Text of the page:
“It’s difficult to generate attendance and interest without the exposure,” she said.
Additionally, under the Association of Intercollegiate Athletics for Women, recruiting was made difficult when compared to the NCAA. At the time, coaches were allowed to go to high school games but, unlike for men’s recruitment, they were not allowed to speak to athletes.
Another notable discrepancy was the fact that men and women’s coaches did not receive equal pay for similar job descriptions. To add on to that, women’s coaches were hired on salary rather than contractual basis.
Just as the progress seemed to be plateauing, the women’s track and field team was reported to be elevated to varsity status, marking Penn's 13th women’s varsity sport in 1978.
In 1979, Penn seemed to have found a loophole to get out of fully complying with Title IX.
“Title IX does not categorically eliminate inequalities — it simply eliminates sex-based reasons for those inequalities,” Linda Henry from the DP wrote.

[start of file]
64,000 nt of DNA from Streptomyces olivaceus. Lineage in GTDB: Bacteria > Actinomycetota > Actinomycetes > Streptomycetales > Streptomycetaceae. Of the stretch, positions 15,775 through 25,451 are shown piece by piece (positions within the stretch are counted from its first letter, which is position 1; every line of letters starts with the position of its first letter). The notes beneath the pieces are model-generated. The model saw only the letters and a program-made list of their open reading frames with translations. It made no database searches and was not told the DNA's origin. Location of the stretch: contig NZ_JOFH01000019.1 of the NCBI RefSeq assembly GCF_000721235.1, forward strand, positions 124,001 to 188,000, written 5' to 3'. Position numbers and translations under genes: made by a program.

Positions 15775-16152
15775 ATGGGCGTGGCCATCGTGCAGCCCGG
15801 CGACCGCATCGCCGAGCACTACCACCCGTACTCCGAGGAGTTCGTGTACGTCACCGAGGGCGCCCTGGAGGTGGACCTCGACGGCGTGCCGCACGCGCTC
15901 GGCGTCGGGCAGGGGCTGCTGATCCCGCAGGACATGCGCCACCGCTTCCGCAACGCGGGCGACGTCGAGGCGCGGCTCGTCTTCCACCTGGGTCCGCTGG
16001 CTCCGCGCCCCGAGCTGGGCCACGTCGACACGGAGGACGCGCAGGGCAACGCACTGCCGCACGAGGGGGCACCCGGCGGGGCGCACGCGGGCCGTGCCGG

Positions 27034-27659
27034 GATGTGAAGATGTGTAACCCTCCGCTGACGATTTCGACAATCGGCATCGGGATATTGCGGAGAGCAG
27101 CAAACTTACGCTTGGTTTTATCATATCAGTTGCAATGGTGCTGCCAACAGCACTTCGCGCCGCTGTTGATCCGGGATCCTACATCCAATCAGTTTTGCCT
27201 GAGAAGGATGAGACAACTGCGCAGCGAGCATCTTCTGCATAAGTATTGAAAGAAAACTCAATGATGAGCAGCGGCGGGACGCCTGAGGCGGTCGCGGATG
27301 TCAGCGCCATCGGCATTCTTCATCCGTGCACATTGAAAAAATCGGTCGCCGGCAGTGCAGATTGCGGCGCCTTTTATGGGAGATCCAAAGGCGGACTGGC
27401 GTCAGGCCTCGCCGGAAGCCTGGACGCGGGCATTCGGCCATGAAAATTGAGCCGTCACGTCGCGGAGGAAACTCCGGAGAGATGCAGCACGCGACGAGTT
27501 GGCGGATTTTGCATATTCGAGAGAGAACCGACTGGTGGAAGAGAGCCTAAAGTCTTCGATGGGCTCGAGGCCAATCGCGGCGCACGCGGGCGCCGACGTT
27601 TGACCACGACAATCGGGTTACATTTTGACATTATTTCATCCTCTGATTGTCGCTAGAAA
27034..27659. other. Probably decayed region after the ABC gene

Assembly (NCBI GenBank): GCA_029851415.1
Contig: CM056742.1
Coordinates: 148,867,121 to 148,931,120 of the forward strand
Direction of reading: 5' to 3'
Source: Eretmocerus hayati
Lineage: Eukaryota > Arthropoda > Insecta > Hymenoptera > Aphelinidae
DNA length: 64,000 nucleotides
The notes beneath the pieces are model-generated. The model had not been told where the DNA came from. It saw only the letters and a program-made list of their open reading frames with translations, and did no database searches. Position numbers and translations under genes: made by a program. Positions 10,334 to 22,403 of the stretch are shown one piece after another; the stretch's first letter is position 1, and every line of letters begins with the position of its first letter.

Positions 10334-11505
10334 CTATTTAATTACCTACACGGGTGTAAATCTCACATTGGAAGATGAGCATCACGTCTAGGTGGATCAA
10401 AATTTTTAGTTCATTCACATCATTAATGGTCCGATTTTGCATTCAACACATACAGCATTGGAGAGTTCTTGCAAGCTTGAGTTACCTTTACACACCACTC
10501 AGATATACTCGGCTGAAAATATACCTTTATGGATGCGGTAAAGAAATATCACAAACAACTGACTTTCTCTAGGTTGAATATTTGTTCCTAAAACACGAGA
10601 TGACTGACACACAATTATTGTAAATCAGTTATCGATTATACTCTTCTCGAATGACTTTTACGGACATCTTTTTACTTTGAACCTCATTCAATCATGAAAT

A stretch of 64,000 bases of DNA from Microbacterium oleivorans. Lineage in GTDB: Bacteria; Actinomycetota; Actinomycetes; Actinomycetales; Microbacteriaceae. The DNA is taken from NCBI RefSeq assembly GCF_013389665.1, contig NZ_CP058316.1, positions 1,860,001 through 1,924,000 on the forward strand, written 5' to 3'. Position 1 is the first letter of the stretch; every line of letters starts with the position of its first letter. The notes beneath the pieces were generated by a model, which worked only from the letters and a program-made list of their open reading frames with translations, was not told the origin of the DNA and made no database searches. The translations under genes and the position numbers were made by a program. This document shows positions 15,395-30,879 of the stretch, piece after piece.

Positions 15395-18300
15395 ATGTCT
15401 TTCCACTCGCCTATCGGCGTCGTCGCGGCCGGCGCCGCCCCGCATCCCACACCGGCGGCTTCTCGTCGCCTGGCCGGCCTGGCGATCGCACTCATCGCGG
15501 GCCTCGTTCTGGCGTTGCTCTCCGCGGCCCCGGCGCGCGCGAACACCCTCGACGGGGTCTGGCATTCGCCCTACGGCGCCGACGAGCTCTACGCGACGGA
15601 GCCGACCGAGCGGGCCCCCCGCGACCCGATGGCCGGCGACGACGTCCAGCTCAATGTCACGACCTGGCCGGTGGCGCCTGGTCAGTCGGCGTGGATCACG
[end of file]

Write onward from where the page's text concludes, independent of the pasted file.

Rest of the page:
Penn reasoned that the disparities in their spending per athlete — $1.01 million and $328.6 thousand for 856 men and 371 women, respectively — were not sex-based. Still, they blamed Title IX for having to cut back on popular men's sports such as basketball and others that brought in revenue.
“We’ve never denied the women anything they’ve submitted on their budget — men we’ve cut back on, but not women,” Reid Howard, the athletic business manager at the time, said.
In April 1979, possible threats to Title IX arose, and Van Housen along with other female athletic administrators mobilized support against them. Some of the proposed changes to the law included exempting athletics and revenue-producing sports from Title IX.